In his autobiography—actually a series of magazine articles written by Warner that were compiled into book form—Warner stated that during the 1912 Thanksgiving Day game against Brown, Harvard’s coach, Percy Haughton, was his guest on the sidelines to see Warner’s new surprise play—the wing-shift. Haughton disapproved, saying, “These series plays are never worth a darn. If such plays do work, it is usually in the first attempt, because they are trick plays and surprise is the feature that usually makes them successful.” After seeing Carlisle run them for long gains later in the game, Haughton grudgingly admitted, “Well, it did work that time.”

For a newspaper series of favorite plays from several coaches in the 1930s, Lone Star Dietz described the “Dead-Indian Play.” What he described was the old wing-shift that Carlisle ran so well. Because the wing-shift, or dead-Indian play, was a series of two plays it had to be called ahead of time. The player, generally a back, who carried the ball on the first play would linger on the ground long enough to give six of his teammates time to line up to one side of him. The rest would position themselves in the backfield. When the downed man could see that all were in place, he hopped up and snapped the ball to a backfield man to start the second play, catching the defense off guard.

1903 Carlisle-Utah Game

May 31, 2010

Not long ago, I wrote about a 1910 game that had received little coverage. Now, Adam Miller has written about a 1903 game that received even less attention. In 1903, Pop Warner put together a post-season road trip to the West Coast on which the Indians were to play Reliance Athletic Association, a team of the best former college players from the state of California, on Christmas Day in San Francisco. Perhaps Warner thought his team would need a scrimmage to break up the trip, or he saw an opportunity to make a little money along the way. Regardless of the reason, he booked a game with the University of Utah to a game to be played on December 19 in Salt Lake City. Miller’s piece covers that game: http://utahfootballcountdown.blogspot.com/p/december-19-1903-utah-vs-carlisle.html. It also includes one of those great period newspaper cartoons.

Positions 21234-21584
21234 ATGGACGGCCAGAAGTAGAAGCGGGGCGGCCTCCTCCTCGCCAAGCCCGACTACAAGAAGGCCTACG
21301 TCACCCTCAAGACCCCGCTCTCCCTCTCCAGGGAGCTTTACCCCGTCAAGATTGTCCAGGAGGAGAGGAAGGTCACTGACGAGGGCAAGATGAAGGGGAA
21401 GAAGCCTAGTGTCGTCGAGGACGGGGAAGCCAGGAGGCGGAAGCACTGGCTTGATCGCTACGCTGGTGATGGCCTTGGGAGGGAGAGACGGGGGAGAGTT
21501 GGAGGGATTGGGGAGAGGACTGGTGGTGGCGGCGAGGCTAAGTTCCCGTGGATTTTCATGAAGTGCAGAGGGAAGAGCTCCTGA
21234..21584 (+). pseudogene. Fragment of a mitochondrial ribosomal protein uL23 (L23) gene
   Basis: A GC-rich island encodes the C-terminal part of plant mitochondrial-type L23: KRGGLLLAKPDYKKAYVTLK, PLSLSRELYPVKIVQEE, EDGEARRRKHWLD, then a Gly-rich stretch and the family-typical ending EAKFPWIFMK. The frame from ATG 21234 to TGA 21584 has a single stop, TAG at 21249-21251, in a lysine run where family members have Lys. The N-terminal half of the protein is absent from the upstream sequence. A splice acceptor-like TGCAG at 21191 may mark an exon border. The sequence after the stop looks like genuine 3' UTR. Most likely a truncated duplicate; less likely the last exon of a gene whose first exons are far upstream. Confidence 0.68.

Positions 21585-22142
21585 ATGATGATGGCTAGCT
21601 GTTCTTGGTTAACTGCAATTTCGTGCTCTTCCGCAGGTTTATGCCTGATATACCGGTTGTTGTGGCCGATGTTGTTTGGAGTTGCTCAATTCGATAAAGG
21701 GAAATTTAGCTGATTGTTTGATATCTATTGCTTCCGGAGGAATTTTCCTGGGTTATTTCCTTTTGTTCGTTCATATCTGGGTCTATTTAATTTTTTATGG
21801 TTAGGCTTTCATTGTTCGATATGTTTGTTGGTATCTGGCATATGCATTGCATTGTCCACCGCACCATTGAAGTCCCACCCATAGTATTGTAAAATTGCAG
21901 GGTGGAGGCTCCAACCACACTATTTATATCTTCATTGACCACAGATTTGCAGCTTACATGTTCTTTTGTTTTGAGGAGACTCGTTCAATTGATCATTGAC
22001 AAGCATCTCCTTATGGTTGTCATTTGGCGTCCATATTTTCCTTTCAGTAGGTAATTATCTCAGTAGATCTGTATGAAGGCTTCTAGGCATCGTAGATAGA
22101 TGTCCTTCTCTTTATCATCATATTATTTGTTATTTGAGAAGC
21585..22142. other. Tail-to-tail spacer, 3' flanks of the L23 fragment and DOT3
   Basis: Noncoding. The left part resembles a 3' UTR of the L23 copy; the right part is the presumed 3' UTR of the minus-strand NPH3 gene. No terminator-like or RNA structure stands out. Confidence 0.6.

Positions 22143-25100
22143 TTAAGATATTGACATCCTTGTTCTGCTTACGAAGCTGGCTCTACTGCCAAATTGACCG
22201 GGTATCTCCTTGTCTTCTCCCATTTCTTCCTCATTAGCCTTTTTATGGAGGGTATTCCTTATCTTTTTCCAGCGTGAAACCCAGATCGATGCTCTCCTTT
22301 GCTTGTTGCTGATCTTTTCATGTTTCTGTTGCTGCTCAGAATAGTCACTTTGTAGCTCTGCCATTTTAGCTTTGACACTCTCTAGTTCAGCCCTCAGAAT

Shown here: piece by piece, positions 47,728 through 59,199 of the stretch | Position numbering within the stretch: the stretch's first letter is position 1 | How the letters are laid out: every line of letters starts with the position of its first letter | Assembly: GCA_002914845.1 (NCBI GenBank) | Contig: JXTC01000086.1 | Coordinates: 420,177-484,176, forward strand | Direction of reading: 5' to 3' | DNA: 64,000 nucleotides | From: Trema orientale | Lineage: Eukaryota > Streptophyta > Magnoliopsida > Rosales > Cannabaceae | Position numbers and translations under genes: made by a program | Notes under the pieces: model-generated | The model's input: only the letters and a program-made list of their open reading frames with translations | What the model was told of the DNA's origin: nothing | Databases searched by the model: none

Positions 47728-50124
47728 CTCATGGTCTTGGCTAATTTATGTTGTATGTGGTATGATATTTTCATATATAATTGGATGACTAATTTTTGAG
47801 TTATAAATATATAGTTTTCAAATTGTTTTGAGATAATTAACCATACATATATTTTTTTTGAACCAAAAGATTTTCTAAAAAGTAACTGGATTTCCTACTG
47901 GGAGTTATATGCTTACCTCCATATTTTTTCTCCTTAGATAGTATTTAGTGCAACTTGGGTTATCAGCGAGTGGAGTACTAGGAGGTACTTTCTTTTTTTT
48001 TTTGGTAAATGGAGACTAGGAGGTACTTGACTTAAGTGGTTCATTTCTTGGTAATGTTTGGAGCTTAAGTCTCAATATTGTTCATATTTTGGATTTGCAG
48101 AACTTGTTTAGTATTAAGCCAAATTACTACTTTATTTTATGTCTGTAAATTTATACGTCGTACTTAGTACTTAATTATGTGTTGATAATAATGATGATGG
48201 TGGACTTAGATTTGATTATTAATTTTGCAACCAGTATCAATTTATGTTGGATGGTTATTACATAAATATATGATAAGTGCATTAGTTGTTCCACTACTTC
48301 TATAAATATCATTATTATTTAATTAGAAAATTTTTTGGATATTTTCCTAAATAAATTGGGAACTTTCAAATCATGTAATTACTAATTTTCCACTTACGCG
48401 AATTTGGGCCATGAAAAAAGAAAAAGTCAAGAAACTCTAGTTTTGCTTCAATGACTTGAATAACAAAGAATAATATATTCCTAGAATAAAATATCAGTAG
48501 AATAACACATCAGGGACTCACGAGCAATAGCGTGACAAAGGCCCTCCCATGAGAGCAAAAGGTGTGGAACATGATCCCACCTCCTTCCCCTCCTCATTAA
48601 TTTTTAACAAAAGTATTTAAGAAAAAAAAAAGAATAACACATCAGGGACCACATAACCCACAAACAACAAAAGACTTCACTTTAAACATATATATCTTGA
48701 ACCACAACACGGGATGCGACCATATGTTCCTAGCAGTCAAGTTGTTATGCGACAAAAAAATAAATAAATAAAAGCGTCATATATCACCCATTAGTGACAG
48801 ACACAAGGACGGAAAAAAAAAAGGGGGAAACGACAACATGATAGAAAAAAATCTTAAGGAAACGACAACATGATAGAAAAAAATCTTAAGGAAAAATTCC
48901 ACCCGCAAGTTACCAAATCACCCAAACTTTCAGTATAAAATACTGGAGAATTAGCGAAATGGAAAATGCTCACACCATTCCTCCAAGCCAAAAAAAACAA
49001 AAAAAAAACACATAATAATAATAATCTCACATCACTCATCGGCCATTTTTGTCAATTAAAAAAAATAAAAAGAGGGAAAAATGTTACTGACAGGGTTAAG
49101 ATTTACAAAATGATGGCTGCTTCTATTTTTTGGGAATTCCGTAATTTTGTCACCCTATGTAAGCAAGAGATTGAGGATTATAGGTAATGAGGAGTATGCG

Pre-game hype heaped hyperbolic praise on James Johnson, who Walter Camp had recently named as quarterback of his All America First Team. Whether Johnson’s head had inflated after reading his newspaper clippings or if Warner was feeling threatened is not known. Warner wrote in what became his autobiography that he benched Johnson the morning of the game over a rule infraction. Because this happened before the game, the rule Johnson had broken was likely a team rule. Warner wrote that he played Joe Baker in his place and that Baker “did an admirable job that afternoon” in the 22-0 victory on a snowpacked field. Newspaper coverage of this game varies from Warner’s recollection.